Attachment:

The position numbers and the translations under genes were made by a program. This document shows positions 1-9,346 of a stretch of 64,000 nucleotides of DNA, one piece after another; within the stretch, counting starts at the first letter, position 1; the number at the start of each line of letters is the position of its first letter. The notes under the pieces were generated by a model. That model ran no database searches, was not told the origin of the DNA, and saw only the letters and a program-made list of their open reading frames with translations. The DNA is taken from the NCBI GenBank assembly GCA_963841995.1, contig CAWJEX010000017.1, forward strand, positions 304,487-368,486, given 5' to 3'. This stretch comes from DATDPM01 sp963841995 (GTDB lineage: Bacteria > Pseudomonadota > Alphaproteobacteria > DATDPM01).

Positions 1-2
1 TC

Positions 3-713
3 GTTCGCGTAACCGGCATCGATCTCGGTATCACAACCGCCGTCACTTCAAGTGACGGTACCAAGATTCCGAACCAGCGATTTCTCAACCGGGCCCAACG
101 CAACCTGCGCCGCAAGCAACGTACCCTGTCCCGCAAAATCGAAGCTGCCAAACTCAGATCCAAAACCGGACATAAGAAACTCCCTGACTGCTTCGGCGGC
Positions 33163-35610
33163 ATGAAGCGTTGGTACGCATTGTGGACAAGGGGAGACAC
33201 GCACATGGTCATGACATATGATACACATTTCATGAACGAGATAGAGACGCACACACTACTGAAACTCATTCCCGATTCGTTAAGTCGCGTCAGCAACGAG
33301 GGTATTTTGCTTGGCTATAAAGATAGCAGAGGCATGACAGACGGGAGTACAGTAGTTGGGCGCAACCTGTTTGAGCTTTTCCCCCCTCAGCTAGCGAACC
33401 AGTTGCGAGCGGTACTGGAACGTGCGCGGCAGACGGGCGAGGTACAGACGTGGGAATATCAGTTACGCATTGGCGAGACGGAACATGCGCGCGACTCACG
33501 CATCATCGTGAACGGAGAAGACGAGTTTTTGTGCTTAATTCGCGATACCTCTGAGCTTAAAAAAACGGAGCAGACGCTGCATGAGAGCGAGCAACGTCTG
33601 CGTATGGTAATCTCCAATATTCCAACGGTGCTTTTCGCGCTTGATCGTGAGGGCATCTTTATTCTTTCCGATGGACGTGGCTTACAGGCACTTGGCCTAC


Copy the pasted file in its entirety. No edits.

The position numbers and the translations under genes were made by a program. This document shows positions 1-9,346 of a stretch of 64,000 nucleotides of DNA, one piece after another; within the stretch, counting starts at the first letter, position 1; the number at the start of each line of letters is the position of its first letter. The notes under the pieces were generated by a model. That model ran no database searches, was not told the origin of the DNA, and saw only the letters and a program-made list of their open reading frames with translations. The DNA is taken from the NCBI GenBank assembly GCA_963841995.1, contig CAWJEX010000017.1, forward strand, positions 304,487-368,486, given 5' to 3'. This stretch comes from DATDPM01 sp963841995 (GTDB lineage: Bacteria > Pseudomonadota > Alphaproteobacteria > DATDPM01).

Positions 1-2
1 TC

Positions 3-713
3 GTTCGCGTAACCGGCATCGATCTCGGTATCACAACCGCCGTCACTTCAAGTGACGGTACCAAGATTCCGAACCAGCGATTTCTCAACCGGGCCCAACG
101 CAACCTGCGCCGCAAGCAACGTACCCTGTCCCGCAAAATCGAAGCTGCCAAACTCAGATCCAAAACCGGACATAAGAAACTCCCTGACTGCTTCGGCGGC
Positions 33163-35610
33163 ATGAAGCGTTGGTACGCATTGTGGACAAGGGGAGACAC
33201 GCACATGGTCATGACATATGATACACATTTCATGAACGAGATAGAGACGCACACACTACTGAAACTCATTCCCGATTCGTTAAGTCGCGTCAGCAACGAG
33301 GGTATTTTGCTTGGCTATAAAGATAGCAGAGGCATGACAGACGGGAGTACAGTAGTTGGGCGCAACCTGTTTGAGCTTTTCCCCCCTCAGCTAGCGAACC
33401 AGTTGCGAGCGGTACTGGAACGTGCGCGGCAGACGGGCGAGGTACAGACGTGGGAATATCAGTTACGCATTGGCGAGACGGAACATGCGCGCGACTCACG
33501 CATCATCGTGAACGGAGAAGACGAGTTTTTGTGCTTAATTCGCGATACCTCTGAGCTTAAAAAAACGGAGCAGACGCTGCATGAGAGCGAGCAACGTCTG
33601 CGTATGGTAATCTCCAATATTCCAACGGTGCTTTTCGCGCTTGATCGTGAGGGCATCTTTATTCTTTCCGATGGACGTGGCTTACAGGCACTTGGCCTAC